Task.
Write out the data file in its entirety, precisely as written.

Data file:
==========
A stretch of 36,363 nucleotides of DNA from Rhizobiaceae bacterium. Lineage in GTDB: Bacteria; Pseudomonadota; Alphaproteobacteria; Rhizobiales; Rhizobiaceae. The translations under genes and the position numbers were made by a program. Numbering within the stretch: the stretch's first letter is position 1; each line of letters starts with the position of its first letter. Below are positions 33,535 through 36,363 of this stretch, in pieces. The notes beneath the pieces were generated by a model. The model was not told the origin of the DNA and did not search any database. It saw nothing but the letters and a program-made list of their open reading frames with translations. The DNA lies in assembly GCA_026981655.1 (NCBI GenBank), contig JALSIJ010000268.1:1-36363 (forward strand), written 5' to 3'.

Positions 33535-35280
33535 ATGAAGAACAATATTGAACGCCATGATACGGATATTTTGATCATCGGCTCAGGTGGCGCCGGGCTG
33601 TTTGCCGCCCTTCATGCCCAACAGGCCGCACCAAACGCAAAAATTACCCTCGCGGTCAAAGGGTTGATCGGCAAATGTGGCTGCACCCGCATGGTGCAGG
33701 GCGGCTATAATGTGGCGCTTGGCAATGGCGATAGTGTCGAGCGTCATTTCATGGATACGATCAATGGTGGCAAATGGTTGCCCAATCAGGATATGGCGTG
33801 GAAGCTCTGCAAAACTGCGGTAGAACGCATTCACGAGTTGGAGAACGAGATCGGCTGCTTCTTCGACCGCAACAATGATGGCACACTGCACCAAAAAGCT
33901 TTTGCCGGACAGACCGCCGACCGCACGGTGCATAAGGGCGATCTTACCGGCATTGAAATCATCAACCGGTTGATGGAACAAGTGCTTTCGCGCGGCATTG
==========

A stretch of 36,363 nucleotides of DNA from Rhizobiaceae bacterium. Lineage in GTDB: Bacteria; Pseudomonadota; Alphaproteobacteria; Rhizobiales; Rhizobiaceae. The translations under genes and the position numbers were made by a program. Numbering within the stretch: the stretch's first letter is position 1; each line of letters starts with the position of its first letter. Below are positions 33,535 through 36,363 of this stretch, in pieces. The notes beneath the pieces were generated by a model. The model was not told the origin of the DNA and did not search any database. It saw nothing but the letters and a program-made list of their open reading frames with translations. The DNA lies in assembly GCA_026981655.1 (NCBI GenBank), contig JALSIJ010000268.1:1-36363 (forward strand), written 5' to 3'.

Positions 33535-35280
33535 ATGAAGAACAATATTGAACGCCATGATACGGATATTTTGATCATCGGCTCAGGTGGCGCCGGGCTG
33601 TTTGCCGCCCTTCATGCCCAACAGGCCGCACCAAACGCAAAAATTACCCTCGCGGTCAAAGGGTTGATCGGCAAATGTGGCTGCACCCGCATGGTGCAGG
33701 GCGGCTATAATGTGGCGCTTGGCAATGGCGATAGTGTCGAGCGTCATTTCATGGATACGATCAATGGTGGCAAATGGTTGCCCAATCAGGATATGGCGTG
33801 GAAGCTCTGCAAAACTGCGGTAGAACGCATTCACGAGTTGGAGAACGAGATCGGCTGCTTCTTCGACCGCAACAATGATGGCACACTGCACCAAAAAGCT
33901 TTTGCCGGACAGACCGCCGACCGCACGGTGCATAAGGGCGATCTTACCGGCATTGAAATCATCAACCGGTTGATGGAACAAGTGCTTTCGCGCGGCATTG